Tell us a bit about yourself/your

the world and my passion for travel is

background. I was born in Ferntree

stronger than ever.

Gully, Victioria in 1982. When I

I studied Graphic Design at Monash

was 4 years old my family moved

University and graduated in 2004.

to Egypt; we lived there for 4 years.

I have worked as a designer at the

Being exposed to such a different

Herald Sun newspaper and I have

culture made me appreciate many

also done freelance design for various

things, especially the opportunities

large and small clients. I have been

that we have here in Australia. It

making collages and promoting my

also established my enthusiasm for

work since 2006. But I only started

wanting to travel and seeing more of

seriously pursuing an art career last

the world. Since then I have travelled

year in June, after my first notable

to more than 20 countries all around

involvement in an exhibition.







How do you source your materials/textures?

How did you first get into collage? When I first

Are you a bit of a collector?I started collecting old

turned my attention to collage as a regular practice it was

magazines, old books and many other forms of printed

just after I had finished uni. But it started out as a hobby

matter just before I finished uni. Much of the imagery

and a creative outlet. Shortly after working so closely

I use comes from materials that I already have. But I’m

on empty commercial publication design at my first and

always adding more. I’m often scouring the op shops,

only job in the design industry, I had become creatively

flea markets and antique stores for new and interesting

uninspired. It sparked a desire in me to pursue a creative

imagery. I aim to keep my collection topped up at all

path that resonated with my true passion - to create art.

times - this way I always have fresh material to explore. How has your roots in graphic design influenced Is there a message behind your work?I don’t think

your work? My graphic design training has influenced

there is a clear cut message in my work. But if there is,

my work immensely. My extensive studies in design

I’m yet to discover it. Sometimes there is a story being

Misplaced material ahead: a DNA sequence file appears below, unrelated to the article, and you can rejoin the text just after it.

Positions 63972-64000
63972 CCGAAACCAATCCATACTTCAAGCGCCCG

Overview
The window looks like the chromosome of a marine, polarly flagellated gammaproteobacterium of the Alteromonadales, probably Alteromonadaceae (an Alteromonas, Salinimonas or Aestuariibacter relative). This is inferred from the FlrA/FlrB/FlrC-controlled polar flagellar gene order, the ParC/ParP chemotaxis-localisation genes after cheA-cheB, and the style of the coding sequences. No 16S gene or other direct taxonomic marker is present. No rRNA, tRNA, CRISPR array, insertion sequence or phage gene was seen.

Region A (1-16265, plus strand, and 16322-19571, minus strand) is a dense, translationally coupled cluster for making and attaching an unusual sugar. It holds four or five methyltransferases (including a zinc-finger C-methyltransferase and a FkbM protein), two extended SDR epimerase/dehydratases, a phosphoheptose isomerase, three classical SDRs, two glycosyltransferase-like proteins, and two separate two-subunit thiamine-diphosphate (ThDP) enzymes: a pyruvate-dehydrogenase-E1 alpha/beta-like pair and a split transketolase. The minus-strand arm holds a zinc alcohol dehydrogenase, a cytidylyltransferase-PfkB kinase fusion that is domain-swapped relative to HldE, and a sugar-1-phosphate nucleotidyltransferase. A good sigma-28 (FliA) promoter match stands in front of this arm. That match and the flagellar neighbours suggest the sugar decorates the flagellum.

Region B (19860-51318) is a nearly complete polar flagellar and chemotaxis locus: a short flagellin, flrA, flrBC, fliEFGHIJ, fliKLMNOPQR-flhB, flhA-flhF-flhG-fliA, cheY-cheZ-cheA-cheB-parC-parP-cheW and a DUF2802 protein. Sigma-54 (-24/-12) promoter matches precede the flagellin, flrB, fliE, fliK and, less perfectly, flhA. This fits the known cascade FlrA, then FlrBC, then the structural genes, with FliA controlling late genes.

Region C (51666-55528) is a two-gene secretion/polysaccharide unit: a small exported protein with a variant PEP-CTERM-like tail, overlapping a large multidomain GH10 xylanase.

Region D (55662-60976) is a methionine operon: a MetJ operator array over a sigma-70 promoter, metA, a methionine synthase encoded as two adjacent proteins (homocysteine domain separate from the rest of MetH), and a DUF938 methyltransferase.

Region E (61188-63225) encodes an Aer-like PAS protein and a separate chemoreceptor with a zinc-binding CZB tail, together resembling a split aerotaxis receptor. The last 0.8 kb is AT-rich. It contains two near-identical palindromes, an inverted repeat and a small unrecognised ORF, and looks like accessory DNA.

principles, elements, colour theory and a plethora of

told or a scenario being played out, but it is always open

related subjects has given me a well rounded knowledge of

to the viewer’s interpretation. So much of my work is also

how to make images which I feel work on many different

manifested through my subconscious mind. The final

levels. My roots in graphic design has also enabled me to

result of a piece is rarely predetermined, the work can

establish a sense of structure in my work.

change directions numerous times during the process, creating an interesting element of spontaneity.

To see more of Kareem’s work visit

In his own words; “I’m a freelance Illustrator, currently

whilst still using people, to investigate

residing in sunny South Wales, UK.

the relationship between word and

I love to draw and paint people,

image, hopes, dreams, and fears.

although I draw some celebrities I

I always try to inject a sense of humour

prefer to depict the down and outs

into my illustration and haven’t come

of society, the ones that most people

across a subject matter yet that can’t

spit on in the street. I try to work

be tackled using this approach.”

using traditional methods as much as possible but I also initiate digital manipulation when the piece needs it. In my daily sketchbook blog I work in

To see more of Tom’s work visit

a very different and abstract manner


In her own words; “I like to think that I am continually evolving and developing, yet resolved and confident. I draw for a number of reasons, which is why I don’t think I will ever have a distinct style. I don’t keep a written diary, so often my drawings are a way of clearing some space in my mind. I am loving using pens at the moment, I used to be a huge graphite drawer, but I feel strange with pencils now. Pen and paper (and digital too!) is the way for me now. I always feel most inspired after a good yoga session. This often results in very late nights.”

To see more of Renee’s work visit




Butterfly Glasses CLAIRE CIMBORA


Fairy Tale Endings REBECCA MURPHY

The Bearded Lady of Brussels NATALIE PERKINS






Everything in the book has been photographed with expired polaroid film to put across the mood of holding a beautifully beat to hell dusty LP cover. If a picture doesn’t look like it’s sat in a dark smokey lounge for the last forty years, chances are NEil’s gonna toss it.